Chip maker AMD has confirmed the validity of flaws that a security firm recently claimed to have found in its processors and plans to release firmware patches in the coming weeks.
A small security firm based in Israel called CTS Labs published a controversial report last week that described 13 vulnerabilities in AMD’s Ryzen and Epyc CPUs and its Promontory chipset. The report was widely criticized in the security community for lack of technical details and because the company notified AMD of its findings less than 24 hours before going public.
The unusual disclosure raised many ethical questions, as well as accusations of it potentially being a stock price manipulation attempt, but several third-party security experts were able to reproduce and confirm the vulnerabilities in days following the disclosure.
AMD, however, remained silent about the validity of CTS’ claims, saying only that it was reviewing the report. That changed March 20 when AMD’s CTO Mark Papermaster published the company’s technical assessment in a blog post.
“It’s important to note that all the issues raised in the research require administrative access to the system, a type of access that effectively grants the user unrestricted access to the system and the right to delete, create or modify any of the folders or files on the computer, as well as change any settings,” Papermaster said. “Any attacker gaining unauthorized administrative access would have a wide range of attacks at their disposal well beyond the exploits identified in this research. Further, all modern operating systems and enterprise-quality hypervisors today have many effective security controls, such as Microsoft Windows Credential Guard in the Windows environment, in place to prevent unauthorized administrative access that would need to be overcome in order to affect these security issues.”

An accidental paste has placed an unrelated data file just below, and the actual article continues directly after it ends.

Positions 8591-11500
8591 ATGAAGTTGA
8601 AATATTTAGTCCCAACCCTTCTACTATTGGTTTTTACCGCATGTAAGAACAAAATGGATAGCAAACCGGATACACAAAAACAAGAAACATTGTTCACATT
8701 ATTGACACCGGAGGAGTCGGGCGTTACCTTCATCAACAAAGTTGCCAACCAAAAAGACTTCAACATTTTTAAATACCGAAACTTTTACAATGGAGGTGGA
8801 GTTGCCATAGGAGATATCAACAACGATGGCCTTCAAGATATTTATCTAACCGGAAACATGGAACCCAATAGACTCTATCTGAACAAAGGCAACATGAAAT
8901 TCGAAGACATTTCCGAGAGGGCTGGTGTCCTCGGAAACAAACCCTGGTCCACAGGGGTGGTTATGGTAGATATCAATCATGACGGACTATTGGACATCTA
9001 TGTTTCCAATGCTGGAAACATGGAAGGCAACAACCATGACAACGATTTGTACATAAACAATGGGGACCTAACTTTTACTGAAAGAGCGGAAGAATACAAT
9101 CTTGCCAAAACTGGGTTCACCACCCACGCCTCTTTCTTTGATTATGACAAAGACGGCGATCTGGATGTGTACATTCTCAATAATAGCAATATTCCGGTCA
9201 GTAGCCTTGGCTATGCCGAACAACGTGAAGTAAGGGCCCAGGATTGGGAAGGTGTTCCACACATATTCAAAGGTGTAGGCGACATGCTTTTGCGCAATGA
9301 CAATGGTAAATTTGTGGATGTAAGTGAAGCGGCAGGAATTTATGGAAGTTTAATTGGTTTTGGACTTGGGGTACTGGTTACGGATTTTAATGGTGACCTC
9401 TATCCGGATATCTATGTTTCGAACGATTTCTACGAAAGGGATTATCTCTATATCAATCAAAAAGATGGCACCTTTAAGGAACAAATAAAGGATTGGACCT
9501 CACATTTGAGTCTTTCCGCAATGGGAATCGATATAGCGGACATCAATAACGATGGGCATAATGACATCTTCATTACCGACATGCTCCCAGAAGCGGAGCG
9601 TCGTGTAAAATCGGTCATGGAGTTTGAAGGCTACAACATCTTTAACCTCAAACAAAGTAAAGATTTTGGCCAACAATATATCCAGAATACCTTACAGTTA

Exploitation of the flaws allows attackers to disable security features such as Secure Encrypted Virtualization (SEV) and Firmware Trusted Platform Module (fTPM), to install malware in the low-level firmware that cannot be detected by security products or to read protected memory that should be inaccessible to the OS.
It’s true that attackers need full administrative access to systems to exploit the vulnerabilities and this does make potential attacks more difficult. However, experts who commented on Twitter over the past week pointed out that some of the security features that can be bypassed through these vulnerabilities were specifically designed to protect sensitive data and processes even in the case of a full OS compromise. This means the flaws are quite serious and relevant for certain threat models.
Papermaster said that the majority of the flaws will be mitigated through upcoming BIOS updates, with no performance impact expected. However, in the case of CHIMERA, a flaw in the Promontory chipset, the company will work with the third-party chipset manufacturer on future mitigations.
Promontory is used in many desktop motherboards with AM4 and TR4 sockets and was developed by a Taiwanese company called ASMedia. Researchers pointed out that the flaws in ASMedia chipsets have been known for years.
Papermaster also noted that AMD’s Zen CPU architecture, which is used in its main CPUs, is not affected. The issues are located either in the firmware of the ARM-based co-processor which is included with the main CPU and handles security-related functions, or in the chipset, which handles communications between the CPU and various peripherals.